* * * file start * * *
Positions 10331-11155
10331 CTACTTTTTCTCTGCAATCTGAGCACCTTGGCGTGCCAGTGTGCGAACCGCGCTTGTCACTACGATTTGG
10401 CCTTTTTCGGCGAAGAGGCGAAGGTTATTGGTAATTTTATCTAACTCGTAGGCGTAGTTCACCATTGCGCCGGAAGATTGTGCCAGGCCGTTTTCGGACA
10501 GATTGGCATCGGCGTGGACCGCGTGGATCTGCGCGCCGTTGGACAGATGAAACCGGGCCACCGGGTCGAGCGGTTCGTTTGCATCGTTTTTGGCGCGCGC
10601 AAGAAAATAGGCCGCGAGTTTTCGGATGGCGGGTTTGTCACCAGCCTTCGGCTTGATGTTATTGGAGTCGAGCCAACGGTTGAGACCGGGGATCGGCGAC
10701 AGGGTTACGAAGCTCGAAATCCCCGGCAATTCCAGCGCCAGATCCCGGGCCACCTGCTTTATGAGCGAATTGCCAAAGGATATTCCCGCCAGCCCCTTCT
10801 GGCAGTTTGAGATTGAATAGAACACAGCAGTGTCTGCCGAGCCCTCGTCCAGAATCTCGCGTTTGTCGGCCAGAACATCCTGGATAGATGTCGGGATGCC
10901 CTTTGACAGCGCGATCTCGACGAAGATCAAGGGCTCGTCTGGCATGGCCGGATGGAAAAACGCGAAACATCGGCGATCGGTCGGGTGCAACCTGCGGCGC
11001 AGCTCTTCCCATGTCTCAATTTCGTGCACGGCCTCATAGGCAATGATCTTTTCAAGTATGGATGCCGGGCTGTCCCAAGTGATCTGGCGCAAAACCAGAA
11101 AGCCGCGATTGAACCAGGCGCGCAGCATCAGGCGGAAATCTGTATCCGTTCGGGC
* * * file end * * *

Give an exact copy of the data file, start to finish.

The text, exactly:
Positions 10331-11155
10331 CTACTTTTTCTCTGCAATCTGAGCACCTTGGCGTGCCAGTGTGCGAACCGCGCTTGTCACTACGATTTGG
10401 CCTTTTTCGGCGAAGAGGCGAAGGTTATTGGTAATTTTATCTAACTCGTAGGCGTAGTTCACCATTGCGCCGGAAGATTGTGCCAGGCCGTTTTCGGACA
10501 GATTGGCATCGGCGTGGACCGCGTGGATCTGCGCGCCGTTGGACAGATGAAACCGGGCCACCGGGTCGAGCGGTTCGTTTGCATCGTTTTTGGCGCGCGC
10601 AAGAAAATAGGCCGCGAGTTTTCGGATGGCGGGTTTGTCACCAGCCTTCGGCTTGATGTTATTGGAGTCGAGCCAACGGTTGAGACCGGGGATCGGCGAC
10701 AGGGTTACGAAGCTCGAAATCCCCGGCAATTCCAGCGCCAGATCCCGGGCCACCTGCTTTATGAGCGAATTGCCAAAGGATATTCCCGCCAGCCCCTTCT
10801 GGCAGTTTGAGATTGAATAGAACACAGCAGTGTCTGCCGAGCCCTCGTCCAGAATCTCGCGTTTGTCGGCCAGAACATCCTGGATAGATGTCGGGATGCC
10901 CTTTGACAGCGCGATCTCGACGAAGATCAAGGGCTCGTCTGGCATGGCCGGATGGAAAAACGCGAAACATCGGCGATCGGTCGGGTGCAACCTGCGGCGC
11001 AGCTCTTCCCATGTCTCAATTTCGTGCACGGCCTCATAGGCAATGATCTTTTCAAGTATGGATGCCGGGCTGTCCCAAGTGATCTGGCGCAAAACCAGAA
11101 AGCCGCGATTGAACCAGGCGCGCAGCATCAGGCGGAAATCTGTATCCGTTCGGGC